Carbon removal works in similar manner to naturally-inducer carbon sequestration, that increases the quantity of sequestered carbon in soil.

This means that direct air capture intersects with the concept of carbon capture and storage (CCS). It is in fact a form of carbon capture and storage, as it performs the functions outlined in the term (that is; capture and storage). In some contexts, the addition of storage functionality to direct air capture is referred to as ‘direct air capture and storage‘; DAC+S.

Completion of the removal stage in direct air capture indicates that decarbonization has been achieved.

Removal can also be used to analyze various attributes of direct air capture; such as rate (in tons per unit time), and cost (cost per ton).

An Elaborate Illustration of Direct Air Capture Process (Credit: JoseZZ 2017 .CC BY-SA 4.0.)
An Elaborate Illustration of Direct Air Capture Process (Credit: JoseZZ 2017 .CC BY-SA 4.0.)





Difference Between CCS and DAC

The main difference between CCS and DAC is in terms of scope; where carbon capture and storage (CCS) is a broad concept that includes capture and storage of carbon dioxide from all sources, while direct air capture (DAC) is a distinctive technique for capture of only atmospheric carbon dioxide.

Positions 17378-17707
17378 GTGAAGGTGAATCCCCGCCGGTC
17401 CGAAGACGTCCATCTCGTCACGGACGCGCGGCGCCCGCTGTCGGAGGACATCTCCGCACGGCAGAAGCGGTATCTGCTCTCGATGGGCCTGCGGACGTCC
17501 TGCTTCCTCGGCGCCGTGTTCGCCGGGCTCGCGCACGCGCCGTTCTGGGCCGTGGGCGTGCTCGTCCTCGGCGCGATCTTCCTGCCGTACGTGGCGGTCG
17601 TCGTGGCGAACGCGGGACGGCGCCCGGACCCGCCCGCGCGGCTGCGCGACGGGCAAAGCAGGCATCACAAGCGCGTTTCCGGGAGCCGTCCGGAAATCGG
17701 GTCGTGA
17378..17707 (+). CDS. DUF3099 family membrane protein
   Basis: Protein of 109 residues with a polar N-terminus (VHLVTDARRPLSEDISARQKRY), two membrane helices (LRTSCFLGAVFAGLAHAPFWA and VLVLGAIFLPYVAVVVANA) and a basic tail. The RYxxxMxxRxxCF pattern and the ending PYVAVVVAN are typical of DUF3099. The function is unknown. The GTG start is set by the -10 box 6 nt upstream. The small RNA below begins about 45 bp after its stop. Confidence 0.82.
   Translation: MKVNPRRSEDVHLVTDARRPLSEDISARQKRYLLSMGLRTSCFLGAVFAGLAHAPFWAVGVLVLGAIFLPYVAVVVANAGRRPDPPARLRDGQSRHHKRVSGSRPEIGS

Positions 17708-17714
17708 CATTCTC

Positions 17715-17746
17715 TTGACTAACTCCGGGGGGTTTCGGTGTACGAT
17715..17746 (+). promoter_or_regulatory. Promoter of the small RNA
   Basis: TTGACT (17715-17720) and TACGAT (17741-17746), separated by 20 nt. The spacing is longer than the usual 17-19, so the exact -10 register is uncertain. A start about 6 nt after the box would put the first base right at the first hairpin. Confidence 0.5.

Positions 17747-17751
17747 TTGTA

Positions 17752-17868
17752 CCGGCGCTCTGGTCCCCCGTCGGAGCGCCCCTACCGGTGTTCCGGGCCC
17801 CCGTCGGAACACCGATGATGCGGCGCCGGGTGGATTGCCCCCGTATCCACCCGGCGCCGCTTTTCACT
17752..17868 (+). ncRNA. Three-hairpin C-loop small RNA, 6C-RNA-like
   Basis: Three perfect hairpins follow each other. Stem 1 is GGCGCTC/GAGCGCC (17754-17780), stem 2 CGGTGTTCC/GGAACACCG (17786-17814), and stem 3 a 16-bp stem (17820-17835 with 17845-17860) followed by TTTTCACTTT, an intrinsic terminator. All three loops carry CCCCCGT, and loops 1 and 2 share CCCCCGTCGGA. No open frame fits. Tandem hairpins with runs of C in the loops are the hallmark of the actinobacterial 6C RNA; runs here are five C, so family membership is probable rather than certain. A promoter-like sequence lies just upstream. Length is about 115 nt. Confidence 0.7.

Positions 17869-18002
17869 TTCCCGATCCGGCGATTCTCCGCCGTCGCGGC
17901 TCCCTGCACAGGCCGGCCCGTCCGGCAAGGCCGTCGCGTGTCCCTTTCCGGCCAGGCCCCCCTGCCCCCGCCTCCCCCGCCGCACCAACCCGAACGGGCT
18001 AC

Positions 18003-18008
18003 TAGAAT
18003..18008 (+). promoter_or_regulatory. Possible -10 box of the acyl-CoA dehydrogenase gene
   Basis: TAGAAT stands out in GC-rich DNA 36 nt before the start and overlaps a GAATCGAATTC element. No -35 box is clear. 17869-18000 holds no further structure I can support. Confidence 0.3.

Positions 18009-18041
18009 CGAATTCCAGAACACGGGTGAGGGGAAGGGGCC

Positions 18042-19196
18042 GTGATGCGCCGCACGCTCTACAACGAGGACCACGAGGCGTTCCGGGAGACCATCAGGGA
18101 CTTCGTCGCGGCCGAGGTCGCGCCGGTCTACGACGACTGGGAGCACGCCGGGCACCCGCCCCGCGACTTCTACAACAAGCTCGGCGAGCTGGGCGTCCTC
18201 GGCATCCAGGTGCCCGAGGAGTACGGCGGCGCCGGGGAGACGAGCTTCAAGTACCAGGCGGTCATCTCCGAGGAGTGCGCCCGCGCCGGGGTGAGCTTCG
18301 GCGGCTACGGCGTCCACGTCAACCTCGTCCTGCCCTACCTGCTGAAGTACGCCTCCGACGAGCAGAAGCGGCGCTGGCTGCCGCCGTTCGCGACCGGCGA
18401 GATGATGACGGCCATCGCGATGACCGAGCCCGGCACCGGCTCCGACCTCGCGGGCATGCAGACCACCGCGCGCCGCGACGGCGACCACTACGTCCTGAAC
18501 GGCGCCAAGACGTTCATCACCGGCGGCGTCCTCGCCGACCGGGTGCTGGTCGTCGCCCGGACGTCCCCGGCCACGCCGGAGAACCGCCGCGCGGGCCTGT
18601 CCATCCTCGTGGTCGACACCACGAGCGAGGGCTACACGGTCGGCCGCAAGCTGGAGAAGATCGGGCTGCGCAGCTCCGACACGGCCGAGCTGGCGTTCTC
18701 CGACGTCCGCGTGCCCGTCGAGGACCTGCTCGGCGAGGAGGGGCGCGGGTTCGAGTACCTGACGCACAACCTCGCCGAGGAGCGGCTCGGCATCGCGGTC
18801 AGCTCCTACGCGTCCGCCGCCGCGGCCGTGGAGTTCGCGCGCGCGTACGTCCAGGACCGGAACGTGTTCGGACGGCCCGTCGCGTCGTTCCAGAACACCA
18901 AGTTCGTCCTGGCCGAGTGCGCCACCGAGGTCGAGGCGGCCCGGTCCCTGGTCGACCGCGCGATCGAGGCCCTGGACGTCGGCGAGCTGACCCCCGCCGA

Carbon capture and storage can be used to decarbonize electricity generation and sustainable manufacturing processes, so that greenhouse gases are removed from flue gases before they are released into the environment.

On the other hand, direct air capture removes excess greenhouse gases that have already entered into the environment. This means that by comparison, CCS can be viewed as a predominantly pretreatment mechanism, while DAC is solely used for post-treatment.

The concept of CCS is more developed and mature than the concept DAC. In terms of practical application, it is more common for CCS to be recognized as a common, accepted and applicable concept than DAC.


Below is a tabulation of the differences between CCS and DAC;


Comparison Criteria



Relative scope



Type of remediation

Post treatment

Pre and Post-treatment



Capture, storage

Relative adoption level








Direct air capture is a remedial technology that collects air directly from the atmosphere, and strips it of its CO2 content through chemical absorption.

Three distinct process-steps outline how direct air capture works, as follows;

1. Collection

2. Chemical Conversion

3. Removal

The difference between carbon capture and storage and direct air capture lies in scope, with CCS having a much broader scope of both context and functionality, than DAC.






1). Beuttler, C.; Charles, L.; Wurzbacher, J. (2019). “The Role of Direct Air Capture in Mitigation of Anthropogenic Greenhouse Gas Emissions.” Frontiers in Climate 1:10. Available at: (Accessed 1 January 2023).

2). Breyer, C.; Fasihi, M.; Bajamundi, C. J. E.; Creutzig, F. (2019). “Direct Air Capture of CO2: A Key Technology for Ambitious Climate Change Mitigation.” Joule 3(9). Available at: (Accessed 1 January 2023).

3). Leonzo, G.; Fennell, P. S.; Shah, N. (2022). “Analysis of Technologies for Carbon Dioxide Capture from the Air.” Appl. Sci. 2022, 12(16), 8321. Available at: (Accessed 1 January 2023).